Confronting deep moral disagreement: The president's council on bioethics, moral status, and human embryos
David Bourget (Western Ontario)
David Chalmers (ANU, NYU)
Rafael De Clercq
Ezio Di Nucci
Jack Alan Reynolds
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American Journal of Bioethics 5 (6):33 – 42 (2005)
The report of the President's Council on Bioethics, Human Cloning and Human Dignity, addresses the central ethical, political, and policy issue in human embryonic stem cell research: the moral status of extracorporeal human embryos. The Council members were in sharp disagreement on this issue and essentially failed to adequately engage and respectfully acknowledge each others' deepest moral concerns, despite their stated commitment to do so. This essay provides a detailed critique of the two extreme views on the Council (i.e., embryos have full moral status or they have none at all) and then gives theoretical grounding for our judgment about the intermediate moral status of embryos. It also supplies an account of how to address profound moral disagreements in the public arena, especially by way of constructing a middle ground that deliberately pays sincere respect to the views of those with whom it has deep disagreements.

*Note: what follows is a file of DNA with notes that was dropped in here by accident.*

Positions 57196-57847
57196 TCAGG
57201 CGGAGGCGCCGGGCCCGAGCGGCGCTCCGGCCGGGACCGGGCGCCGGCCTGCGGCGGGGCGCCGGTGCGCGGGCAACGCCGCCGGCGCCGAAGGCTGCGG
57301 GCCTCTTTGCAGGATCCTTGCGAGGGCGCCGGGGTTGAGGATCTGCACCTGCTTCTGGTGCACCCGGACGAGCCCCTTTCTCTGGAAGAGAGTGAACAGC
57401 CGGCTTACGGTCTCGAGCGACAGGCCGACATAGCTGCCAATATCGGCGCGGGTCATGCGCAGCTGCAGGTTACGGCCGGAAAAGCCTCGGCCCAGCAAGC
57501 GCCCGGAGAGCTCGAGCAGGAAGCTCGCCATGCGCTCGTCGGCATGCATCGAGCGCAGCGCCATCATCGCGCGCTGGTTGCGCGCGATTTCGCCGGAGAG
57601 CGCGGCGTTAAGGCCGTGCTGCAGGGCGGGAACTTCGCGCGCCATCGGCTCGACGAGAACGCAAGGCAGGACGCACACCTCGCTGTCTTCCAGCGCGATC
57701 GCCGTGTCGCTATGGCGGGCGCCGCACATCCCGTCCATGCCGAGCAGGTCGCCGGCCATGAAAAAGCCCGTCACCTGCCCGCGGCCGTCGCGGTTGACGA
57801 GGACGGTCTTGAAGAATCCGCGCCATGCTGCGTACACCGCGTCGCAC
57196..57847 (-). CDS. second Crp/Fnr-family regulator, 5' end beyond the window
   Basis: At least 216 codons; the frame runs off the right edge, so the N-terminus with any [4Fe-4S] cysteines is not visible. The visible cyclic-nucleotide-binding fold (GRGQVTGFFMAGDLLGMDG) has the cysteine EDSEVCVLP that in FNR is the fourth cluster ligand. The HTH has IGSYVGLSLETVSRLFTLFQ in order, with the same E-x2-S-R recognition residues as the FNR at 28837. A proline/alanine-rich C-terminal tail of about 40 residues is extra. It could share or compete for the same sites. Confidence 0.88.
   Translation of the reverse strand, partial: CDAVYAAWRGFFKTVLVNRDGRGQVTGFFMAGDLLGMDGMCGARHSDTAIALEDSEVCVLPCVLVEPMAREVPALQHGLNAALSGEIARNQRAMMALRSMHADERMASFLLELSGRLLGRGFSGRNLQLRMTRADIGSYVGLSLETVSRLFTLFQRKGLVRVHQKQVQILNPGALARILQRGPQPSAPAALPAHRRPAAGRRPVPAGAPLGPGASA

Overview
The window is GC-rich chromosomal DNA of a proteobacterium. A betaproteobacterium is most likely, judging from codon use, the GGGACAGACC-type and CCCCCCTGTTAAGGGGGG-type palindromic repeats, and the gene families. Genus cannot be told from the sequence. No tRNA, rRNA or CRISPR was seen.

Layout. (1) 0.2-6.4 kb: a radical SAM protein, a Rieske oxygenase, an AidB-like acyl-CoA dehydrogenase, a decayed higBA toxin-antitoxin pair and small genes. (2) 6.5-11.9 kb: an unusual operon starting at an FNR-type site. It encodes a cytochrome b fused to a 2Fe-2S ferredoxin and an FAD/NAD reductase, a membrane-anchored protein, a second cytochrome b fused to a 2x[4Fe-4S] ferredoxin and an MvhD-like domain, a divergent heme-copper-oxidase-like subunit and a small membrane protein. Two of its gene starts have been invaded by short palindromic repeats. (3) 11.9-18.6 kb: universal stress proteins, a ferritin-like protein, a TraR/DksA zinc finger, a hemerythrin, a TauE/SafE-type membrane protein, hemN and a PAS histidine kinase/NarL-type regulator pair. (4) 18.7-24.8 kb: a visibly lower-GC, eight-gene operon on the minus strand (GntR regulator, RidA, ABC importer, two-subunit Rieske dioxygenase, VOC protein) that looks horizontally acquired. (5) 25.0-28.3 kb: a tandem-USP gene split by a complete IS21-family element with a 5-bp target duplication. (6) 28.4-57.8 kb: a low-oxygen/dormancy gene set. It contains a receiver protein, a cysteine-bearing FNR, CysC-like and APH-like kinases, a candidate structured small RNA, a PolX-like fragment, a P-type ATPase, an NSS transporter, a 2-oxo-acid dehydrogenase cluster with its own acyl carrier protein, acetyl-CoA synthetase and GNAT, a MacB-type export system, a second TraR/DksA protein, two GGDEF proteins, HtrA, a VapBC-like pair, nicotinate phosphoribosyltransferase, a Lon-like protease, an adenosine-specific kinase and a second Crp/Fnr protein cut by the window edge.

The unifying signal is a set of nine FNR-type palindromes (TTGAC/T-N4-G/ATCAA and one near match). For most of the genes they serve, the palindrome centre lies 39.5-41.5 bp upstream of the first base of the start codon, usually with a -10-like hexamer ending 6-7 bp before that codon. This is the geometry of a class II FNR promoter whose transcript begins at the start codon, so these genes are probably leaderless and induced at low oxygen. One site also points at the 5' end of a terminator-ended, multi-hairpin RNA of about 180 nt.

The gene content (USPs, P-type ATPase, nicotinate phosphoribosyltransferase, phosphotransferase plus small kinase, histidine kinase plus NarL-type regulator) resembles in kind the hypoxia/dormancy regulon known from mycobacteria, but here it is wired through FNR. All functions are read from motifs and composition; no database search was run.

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Citations of this work BETA
Toby Ord (2008). The Scourge: Moral Implications of Natural Embryo Loss. American Journal of Bioethics 8 (7):12 – 19.
Ronald Green (2005). Toward a Full Theory of Moral Status. American Journal of Bioethics 5 (6):44 – 46.
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Thomas A. Shannon (2005). The Moral Status of the Early Human Embryo: Is a Via Media Possible? American Journal of Bioethics 5 (6):43 – 44.
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